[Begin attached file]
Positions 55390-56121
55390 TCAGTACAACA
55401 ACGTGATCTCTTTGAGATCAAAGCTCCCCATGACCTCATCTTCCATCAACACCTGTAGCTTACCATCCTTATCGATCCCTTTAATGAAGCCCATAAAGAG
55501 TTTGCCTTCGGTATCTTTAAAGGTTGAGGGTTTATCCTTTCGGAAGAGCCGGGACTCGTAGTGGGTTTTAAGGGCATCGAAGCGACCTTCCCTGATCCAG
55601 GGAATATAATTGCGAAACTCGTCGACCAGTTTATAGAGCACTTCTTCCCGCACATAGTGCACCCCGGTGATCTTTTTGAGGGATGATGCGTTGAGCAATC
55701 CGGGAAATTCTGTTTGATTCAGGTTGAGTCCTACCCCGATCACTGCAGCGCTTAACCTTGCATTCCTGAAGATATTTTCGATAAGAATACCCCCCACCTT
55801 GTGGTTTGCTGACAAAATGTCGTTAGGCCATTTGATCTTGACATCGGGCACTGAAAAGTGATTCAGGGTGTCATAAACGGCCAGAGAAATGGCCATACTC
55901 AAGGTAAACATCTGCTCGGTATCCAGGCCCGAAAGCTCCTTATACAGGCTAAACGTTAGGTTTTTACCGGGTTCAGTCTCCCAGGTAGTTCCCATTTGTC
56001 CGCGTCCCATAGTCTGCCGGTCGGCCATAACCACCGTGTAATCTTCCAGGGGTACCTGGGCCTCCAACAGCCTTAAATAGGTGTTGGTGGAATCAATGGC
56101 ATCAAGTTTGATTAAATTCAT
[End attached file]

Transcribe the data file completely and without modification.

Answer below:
Positions 55390-56121
55390 TCAGTACAACA
55401 ACGTGATCTCTTTGAGATCAAAGCTCCCCATGACCTCATCTTCCATCAACACCTGTAGCTTACCATCCTTATCGATCCCTTTAATGAAGCCCATAAAGAG
55501 TTTGCCTTCGGTATCTTTAAAGGTTGAGGGTTTATCCTTTCGGAAGAGCCGGGACTCGTAGTGGGTTTTAAGGGCATCGAAGCGACCTTCCCTGATCCAG
55601 GGAATATAATTGCGAAACTCGTCGACCAGTTTATAGAGCACTTCTTCCCGCACATAGTGCACCCCGGTGATCTTTTTGAGGGATGATGCGTTGAGCAATC
55701 CGGGAAATTCTGTTTGATTCAGGTTGAGTCCTACCCCGATCACTGCAGCGCTTAACCTTGCATTCCTGAAGATATTTTCGATAAGAATACCCCCCACCTT
55801 GTGGTTTGCTGACAAAATGTCGTTAGGCCATTTGATCTTGACATCGGGCACTGAAAAGTGATTCAGGGTGTCATAAACGGCCAGAGAAATGGCCATACTC
55901 AAGGTAAACATCTGCTCGGTATCCAGGCCCGAAAGCTCCTTATACAGGCTAAACGTTAGGTTTTTACCGGGTTCAGTCTCCCAGGTAGTTCCCATTTGTC
56001 CGCGTCCCATAGTCTGCCGGTCGGCCATAACCACCGTGTAATCTTCCAGGGGTACCTGGGCCTCCAACAGCCTTAAATAGGTGTTGGTGGAATCAATGGC
56101 ATCAAGTTTGATTAAATTCAT